Before he went Hollywood with The Dead Zone, David Cronenberg made some extremely cold and cerebral low-budget horror films in his home country of Canada. The Brood isn’t his best earlier film, but it’s the movie where he steps up with the theme that he took to extremes throughout the 80’s and early 90’s: the horror of what’s inside our bodies and what our bodies are capable of when pushed to their limits. Cronenberg’s movies are full of angry, seething, destructive, and destroyed bodies–this is nothing new. The Brood is different because it’s about the female body and the horrors of birth, both metaphorical and literal.

The Brood centers around a troubled family.  The mother, Nola (Samantha Eggers), has suffered from a breakdown and is institutionalized by a charismatic psychiatrist, Dr. Hal Ragland (Oliver Reed), who promotes an experimental therapy called psychoplasmics, which makes patients physically manifest their psychological problems. It’s not clear exactly what this means, but it’s clearly a kind of parody of 70’s therapies (scream therapy, birth therapy, etc.) and the sometimes self-absorbed people who fell for them. Nola’s estranged husband, Frank (Art Hindle), doesn’t trust the doctor, who insists that Nola be kept isolated from her family as she finishes the therapy.

When Frank and Nola’s daughter, Candice, comes back from her visits with Nola with mysterious cuts and bruises, Frank starts to investigate exactly what is happening during therapy with Dr. Ragland. As Frank investigates Ragland, mysterious, deformed children begin to show up and kill anyone who helps Frank. They seem to leave Candace alone, though, which is the first clue to exactly where these children are coming from. Candace is the classic creepy kid–white-blonde pigtails, blue eyes, and the spacey, otherworldly look of a pod person. When the  “brood” of deformed children show up, with their pale skin, blond hair, and lack of speech, it’s hard to tell the difference between them and her.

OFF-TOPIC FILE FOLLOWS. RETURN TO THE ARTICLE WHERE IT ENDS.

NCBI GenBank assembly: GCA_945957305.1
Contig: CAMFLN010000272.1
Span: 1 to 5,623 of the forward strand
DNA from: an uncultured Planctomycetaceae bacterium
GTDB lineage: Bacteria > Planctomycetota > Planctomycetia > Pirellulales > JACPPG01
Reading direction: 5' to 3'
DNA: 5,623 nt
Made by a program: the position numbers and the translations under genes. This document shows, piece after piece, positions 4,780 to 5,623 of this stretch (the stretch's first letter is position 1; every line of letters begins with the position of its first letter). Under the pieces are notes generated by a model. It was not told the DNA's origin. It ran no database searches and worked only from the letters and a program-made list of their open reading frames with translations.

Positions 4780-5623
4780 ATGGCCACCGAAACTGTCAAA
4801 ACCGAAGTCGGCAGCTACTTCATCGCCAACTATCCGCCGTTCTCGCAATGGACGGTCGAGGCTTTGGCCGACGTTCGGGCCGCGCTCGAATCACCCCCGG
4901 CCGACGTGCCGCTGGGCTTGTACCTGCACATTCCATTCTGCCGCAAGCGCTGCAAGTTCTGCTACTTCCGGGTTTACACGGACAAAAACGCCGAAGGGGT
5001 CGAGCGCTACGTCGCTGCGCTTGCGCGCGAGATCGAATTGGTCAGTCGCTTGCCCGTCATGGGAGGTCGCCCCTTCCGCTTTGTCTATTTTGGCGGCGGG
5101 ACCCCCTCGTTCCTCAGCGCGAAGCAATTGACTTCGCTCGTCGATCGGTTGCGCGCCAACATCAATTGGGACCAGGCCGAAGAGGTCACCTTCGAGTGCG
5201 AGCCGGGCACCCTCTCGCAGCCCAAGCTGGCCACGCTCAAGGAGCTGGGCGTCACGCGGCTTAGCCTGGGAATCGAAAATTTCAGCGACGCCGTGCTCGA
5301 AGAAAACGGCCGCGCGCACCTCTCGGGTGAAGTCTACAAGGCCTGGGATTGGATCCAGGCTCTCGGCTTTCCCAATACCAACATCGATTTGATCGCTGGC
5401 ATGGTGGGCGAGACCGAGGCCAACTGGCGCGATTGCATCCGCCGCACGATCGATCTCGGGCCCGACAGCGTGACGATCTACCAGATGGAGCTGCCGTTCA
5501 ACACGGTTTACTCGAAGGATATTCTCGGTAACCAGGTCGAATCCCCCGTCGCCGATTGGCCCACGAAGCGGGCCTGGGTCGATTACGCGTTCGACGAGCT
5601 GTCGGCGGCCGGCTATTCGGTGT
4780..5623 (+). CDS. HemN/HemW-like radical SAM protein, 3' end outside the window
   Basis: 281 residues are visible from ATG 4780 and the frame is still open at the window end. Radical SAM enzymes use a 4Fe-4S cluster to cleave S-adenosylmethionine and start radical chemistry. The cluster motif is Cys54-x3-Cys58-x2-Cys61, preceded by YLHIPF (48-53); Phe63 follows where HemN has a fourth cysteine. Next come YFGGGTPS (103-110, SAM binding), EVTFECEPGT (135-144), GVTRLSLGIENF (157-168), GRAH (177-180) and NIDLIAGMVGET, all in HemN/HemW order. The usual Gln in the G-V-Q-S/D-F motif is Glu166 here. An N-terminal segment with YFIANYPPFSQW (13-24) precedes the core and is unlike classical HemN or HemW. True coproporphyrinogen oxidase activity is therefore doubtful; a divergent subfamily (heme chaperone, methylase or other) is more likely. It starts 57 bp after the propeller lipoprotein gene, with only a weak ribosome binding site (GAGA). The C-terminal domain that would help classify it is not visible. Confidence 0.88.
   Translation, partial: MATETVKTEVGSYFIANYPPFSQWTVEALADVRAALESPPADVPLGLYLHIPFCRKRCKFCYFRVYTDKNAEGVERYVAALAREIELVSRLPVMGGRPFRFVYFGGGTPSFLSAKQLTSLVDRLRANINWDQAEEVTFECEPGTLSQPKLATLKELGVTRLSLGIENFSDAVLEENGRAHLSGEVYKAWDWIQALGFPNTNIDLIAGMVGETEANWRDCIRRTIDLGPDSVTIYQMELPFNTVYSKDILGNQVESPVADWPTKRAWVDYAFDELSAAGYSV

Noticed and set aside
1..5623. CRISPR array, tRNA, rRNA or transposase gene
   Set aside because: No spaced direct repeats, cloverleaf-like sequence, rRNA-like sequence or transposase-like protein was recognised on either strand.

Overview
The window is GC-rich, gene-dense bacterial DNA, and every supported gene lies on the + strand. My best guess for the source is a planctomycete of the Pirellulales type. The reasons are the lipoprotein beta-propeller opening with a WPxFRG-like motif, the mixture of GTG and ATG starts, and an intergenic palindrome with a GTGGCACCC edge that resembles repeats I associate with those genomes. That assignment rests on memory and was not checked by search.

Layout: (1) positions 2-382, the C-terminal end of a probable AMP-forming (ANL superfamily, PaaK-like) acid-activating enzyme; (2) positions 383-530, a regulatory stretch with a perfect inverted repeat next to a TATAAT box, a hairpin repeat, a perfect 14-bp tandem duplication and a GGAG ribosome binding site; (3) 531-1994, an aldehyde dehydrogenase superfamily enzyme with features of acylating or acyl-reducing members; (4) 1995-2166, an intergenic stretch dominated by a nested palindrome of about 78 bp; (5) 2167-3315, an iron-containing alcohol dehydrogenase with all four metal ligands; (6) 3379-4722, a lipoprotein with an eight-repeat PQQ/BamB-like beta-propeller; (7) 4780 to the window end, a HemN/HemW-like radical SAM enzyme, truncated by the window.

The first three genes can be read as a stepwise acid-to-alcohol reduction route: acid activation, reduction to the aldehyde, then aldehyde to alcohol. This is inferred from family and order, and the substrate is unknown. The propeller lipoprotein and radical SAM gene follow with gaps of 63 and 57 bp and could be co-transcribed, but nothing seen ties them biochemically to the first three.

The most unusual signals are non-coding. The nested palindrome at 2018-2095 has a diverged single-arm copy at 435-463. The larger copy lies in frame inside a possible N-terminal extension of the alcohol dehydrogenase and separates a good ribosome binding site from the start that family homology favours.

Cronenberg uses the family structure itself as a source of horror. Candice is bound to Nola, though Nola seems to have replaced her with the new “brood”, who can act out her anger in the world. When Frank discovers that Nola, due to her therapy, is manifesting her anger by birthing these malformed, evil, and mute creatures, Cronenburg gives one of the most daring and frightening scenes I’ve ever experienced in a movie. I’ve seen bloodier things than Nola licking clean her new anger-baby, but the mix of an instinctual, animal act into a scene between two adult human beings in a modern setting is shocking. We forget the sheer strangeness and bloodiness of birth in modern life, where women are whisked away into operating rooms and their babies are wiped clean by nurses with antiseptic towels. Cronenberg is here to remind us of exactly how strange our bodies are and how close we are to instinct.

Like many of Cronenberg’s earlier films, the lead actor is the least skilled of the bunch, which hurts the film, though at least Hindle doesn’t give the wooden-board performance of Stephen Lack, who almost ruins Scanners single-handedly. We can forget about Frank, a dull everyman, and instead focus on the wonderfully over-the-top performance of Oliver Reed, who plays Dr. Ragland as the classic psychiatrist with a god complex, and Samantha Eggers as Nola.

For a modern viewer, the idea that a gaggle of blond kids in parkas could kill anyone might seem a bit farfetched, and sometimes the death scenes involving the brood are less than frightening.  Although this certainly isn’t Cronenberg’s best,  it’s well worth watching if you’ve found his style and themes compelling in more recent films.


  1. One of Cronenberg’s more interesting early films, but not as you mention different in its exploration of the female body – his previous film Rabid had already blazed that trail, and in many ways The Brood can be see as a continuation of the anxieties seen in that film….nice review!

  2. Ah, Rabid! You know, I can agree about the feminine angle, but to me that one is more about sex than the body/the feminine, much like Shivers, which I think might be my favorite early C.